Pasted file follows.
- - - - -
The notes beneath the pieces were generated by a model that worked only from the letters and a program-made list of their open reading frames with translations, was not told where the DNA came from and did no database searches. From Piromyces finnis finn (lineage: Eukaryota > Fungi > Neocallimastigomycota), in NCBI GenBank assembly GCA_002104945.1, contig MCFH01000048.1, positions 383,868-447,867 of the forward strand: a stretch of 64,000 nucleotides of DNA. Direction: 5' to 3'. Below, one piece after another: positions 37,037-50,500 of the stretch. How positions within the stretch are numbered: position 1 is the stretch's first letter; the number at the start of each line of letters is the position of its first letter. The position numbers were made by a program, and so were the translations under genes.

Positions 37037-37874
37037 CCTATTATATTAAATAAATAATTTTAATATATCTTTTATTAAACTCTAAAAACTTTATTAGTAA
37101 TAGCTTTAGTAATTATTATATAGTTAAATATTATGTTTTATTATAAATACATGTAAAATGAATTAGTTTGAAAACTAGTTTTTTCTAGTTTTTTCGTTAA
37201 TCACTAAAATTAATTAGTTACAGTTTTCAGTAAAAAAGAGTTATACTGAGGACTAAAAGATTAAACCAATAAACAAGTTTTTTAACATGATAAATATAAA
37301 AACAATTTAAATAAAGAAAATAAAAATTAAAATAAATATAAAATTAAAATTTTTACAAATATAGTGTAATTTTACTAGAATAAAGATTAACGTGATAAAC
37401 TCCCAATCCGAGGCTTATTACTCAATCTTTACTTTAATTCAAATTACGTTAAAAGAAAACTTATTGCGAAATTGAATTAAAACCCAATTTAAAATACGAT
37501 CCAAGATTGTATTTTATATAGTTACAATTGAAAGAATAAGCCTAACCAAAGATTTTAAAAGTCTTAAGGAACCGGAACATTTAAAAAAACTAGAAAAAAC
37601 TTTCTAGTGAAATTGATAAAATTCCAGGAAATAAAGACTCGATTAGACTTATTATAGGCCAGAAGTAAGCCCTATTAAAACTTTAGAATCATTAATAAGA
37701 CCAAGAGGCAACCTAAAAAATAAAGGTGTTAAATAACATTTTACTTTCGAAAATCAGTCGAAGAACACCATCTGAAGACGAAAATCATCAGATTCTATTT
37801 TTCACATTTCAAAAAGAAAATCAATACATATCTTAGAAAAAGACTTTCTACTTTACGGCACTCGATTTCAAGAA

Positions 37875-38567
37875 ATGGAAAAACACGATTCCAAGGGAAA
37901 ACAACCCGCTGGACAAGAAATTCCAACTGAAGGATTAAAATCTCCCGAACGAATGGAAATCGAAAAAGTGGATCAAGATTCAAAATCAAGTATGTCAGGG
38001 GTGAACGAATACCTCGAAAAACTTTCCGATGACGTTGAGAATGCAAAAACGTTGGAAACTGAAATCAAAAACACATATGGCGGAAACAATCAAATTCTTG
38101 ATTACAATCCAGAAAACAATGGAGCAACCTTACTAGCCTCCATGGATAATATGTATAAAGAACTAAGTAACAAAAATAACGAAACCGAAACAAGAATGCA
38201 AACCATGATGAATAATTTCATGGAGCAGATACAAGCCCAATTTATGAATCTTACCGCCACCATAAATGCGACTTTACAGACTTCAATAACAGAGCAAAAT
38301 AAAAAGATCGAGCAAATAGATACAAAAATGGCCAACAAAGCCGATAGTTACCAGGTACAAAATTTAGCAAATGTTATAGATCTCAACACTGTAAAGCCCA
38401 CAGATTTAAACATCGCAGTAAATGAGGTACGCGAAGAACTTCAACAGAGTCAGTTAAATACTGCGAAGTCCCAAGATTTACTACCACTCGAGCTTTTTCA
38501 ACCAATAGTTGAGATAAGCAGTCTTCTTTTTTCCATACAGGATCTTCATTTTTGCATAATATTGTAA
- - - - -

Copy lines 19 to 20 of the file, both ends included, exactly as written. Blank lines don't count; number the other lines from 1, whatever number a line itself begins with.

38401 CAGATTTAAACATCGCAGTAAATGAGGTACGCGAAGAACTTCAACAGAGTCAGTTAAATACTGCGAAGTCCCAAGATTTACTACCACTCGAGCTTTTTCA
38501 ACCAATAGTTGAGATAAGCAGTCTTCTTTTTTCCATACAGGATCTTCATTTTTGCATAATATTGTAA